The Works of the Rev. Jonathan Swift/Volume 19/From Jonathan Swift to John Barber - 3
THERE is a young gentleman of the clergy here, for whom I have great regard. And I cannot but wish this young gentleman (for whose learning and oratory in the pulpit I will engage) might have the honour to be your chaplain in your mayoralty. His name is Matthew Pilkington; he is some years under thirty, but has more wit, sense, and discretion, than any of your London parsons ten years above his age. He has a great longing to see England, and appear in the presence of Mr. Pope, Mr. Gay, and others, in which I will venture to befriend him. You are not to tell me of prior engagements; because I have some title, as an old acquaintance, to expect a favour from you. Therefore pray let me know immediately that you have complied with my request before you had read half my letter. I expect your answer, to my satisfaction, and the happiness of the young gentleman; and am, with great sincerity,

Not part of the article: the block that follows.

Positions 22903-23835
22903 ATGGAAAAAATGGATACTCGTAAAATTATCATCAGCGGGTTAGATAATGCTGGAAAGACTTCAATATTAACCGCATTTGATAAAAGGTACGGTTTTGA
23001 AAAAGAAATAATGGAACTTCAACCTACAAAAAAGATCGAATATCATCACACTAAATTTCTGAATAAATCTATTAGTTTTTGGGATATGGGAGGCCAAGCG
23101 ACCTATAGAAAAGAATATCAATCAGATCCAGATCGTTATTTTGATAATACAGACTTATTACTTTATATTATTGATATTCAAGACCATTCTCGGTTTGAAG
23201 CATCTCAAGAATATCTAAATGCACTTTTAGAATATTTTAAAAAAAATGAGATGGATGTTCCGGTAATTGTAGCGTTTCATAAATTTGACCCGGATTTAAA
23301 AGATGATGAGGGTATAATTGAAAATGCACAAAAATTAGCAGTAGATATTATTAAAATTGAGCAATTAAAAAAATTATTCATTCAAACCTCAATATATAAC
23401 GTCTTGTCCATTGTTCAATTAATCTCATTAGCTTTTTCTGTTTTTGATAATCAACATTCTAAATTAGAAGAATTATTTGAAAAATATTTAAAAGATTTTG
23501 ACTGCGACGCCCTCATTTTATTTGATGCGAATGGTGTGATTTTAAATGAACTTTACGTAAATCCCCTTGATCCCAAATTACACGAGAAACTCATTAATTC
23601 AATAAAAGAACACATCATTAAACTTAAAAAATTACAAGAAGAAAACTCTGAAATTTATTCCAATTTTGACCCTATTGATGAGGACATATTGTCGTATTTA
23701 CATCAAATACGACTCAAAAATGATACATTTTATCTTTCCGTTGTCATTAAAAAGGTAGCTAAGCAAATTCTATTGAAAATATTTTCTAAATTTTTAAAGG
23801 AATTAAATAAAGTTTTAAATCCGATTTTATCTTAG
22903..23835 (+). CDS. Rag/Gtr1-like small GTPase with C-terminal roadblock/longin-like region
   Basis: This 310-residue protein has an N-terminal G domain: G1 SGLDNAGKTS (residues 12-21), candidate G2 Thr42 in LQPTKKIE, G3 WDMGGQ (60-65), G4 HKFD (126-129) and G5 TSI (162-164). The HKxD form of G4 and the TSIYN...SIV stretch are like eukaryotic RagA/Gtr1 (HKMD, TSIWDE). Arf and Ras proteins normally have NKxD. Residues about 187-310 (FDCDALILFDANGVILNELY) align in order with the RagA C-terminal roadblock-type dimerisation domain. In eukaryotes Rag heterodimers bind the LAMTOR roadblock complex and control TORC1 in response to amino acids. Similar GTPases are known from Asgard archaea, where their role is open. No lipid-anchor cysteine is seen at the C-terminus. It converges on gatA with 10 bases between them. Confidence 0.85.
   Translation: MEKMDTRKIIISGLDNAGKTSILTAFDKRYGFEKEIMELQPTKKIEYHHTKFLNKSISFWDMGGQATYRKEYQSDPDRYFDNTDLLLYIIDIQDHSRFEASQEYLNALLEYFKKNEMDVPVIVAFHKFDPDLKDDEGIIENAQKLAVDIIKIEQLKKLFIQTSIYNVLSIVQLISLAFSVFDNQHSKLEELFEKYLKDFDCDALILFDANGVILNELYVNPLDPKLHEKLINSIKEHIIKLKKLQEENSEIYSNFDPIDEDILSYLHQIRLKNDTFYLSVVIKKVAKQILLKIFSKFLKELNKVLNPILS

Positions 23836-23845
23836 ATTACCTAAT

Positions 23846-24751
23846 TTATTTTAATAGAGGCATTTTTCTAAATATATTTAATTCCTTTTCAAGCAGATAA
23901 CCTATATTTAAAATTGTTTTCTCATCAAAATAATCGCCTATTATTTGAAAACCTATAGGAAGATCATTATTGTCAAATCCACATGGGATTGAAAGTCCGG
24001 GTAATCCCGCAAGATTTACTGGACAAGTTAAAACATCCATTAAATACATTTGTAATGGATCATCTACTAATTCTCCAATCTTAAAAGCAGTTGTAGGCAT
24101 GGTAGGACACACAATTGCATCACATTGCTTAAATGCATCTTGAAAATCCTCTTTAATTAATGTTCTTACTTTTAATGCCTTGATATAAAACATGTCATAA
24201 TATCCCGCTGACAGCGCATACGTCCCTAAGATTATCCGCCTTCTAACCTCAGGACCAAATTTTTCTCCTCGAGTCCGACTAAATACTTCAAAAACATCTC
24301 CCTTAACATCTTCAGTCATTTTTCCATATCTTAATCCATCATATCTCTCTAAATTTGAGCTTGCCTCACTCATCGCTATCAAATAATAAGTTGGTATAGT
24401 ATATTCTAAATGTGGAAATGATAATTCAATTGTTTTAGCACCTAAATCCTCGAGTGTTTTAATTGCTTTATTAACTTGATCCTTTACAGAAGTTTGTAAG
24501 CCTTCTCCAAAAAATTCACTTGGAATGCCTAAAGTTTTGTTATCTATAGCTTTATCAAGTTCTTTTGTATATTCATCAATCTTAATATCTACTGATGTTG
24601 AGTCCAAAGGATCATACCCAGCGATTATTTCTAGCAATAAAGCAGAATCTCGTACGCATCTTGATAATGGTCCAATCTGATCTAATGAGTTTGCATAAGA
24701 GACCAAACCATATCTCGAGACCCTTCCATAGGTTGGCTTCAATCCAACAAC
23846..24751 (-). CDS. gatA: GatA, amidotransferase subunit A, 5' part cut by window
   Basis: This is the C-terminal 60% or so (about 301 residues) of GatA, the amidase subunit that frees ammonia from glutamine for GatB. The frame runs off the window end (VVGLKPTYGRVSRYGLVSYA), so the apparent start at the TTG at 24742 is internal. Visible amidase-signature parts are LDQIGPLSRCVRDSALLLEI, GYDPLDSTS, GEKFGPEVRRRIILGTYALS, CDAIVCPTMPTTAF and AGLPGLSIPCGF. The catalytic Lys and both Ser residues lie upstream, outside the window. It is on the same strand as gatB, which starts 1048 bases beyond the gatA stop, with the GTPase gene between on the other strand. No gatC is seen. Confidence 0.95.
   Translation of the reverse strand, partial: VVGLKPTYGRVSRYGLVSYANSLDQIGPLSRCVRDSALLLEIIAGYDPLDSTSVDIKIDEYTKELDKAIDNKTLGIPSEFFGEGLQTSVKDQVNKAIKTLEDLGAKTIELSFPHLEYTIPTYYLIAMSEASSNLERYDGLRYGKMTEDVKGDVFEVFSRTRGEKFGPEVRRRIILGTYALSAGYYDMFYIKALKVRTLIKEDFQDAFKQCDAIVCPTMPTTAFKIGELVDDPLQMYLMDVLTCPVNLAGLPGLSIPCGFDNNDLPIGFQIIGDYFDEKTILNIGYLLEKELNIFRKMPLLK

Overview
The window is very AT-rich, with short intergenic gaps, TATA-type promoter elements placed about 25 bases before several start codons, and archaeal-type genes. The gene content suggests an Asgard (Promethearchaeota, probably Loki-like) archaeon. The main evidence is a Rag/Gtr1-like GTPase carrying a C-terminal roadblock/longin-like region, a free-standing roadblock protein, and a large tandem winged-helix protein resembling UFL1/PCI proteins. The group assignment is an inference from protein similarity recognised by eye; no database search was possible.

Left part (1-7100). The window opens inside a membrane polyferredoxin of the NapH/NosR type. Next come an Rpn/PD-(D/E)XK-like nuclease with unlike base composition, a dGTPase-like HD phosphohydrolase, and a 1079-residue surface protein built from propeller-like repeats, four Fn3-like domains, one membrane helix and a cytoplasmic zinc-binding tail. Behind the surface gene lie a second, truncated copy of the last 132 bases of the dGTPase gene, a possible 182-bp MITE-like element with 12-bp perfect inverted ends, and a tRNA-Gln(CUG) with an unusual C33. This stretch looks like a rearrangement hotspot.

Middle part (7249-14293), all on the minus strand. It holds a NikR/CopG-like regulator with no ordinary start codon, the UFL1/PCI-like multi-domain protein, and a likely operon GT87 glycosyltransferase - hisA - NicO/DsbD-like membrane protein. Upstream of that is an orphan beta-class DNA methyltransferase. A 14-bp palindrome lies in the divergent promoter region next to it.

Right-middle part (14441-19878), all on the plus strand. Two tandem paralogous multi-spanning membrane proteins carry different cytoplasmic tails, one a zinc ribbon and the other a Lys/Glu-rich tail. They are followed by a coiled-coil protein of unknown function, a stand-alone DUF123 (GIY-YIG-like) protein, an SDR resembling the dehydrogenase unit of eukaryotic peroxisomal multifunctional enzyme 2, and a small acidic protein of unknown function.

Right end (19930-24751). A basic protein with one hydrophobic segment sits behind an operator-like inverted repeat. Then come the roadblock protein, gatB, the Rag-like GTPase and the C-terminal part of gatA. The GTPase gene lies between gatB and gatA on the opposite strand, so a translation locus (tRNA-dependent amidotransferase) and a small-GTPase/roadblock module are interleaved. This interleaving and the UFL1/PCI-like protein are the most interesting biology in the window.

Your most obedient servant,
P. S. You need not be afraid of Mr. Pilkington's hanging upon you; for he has some fortune of his own, and somewhat in the church; but he would be glad to see England, and be more known to those who will esteem him and may raise him.
- This letter was sent to Mrs. Barber the poetess and Dr. Delany, who were then in London, to be delivered by them to the alderman; but they never delivered it, out of a desire, as was supposed, to prevent the recommendation from succeeding: and the dean was under the necessity of writing a second letter to the same purpose, which secured the place to Mr. Pilkington.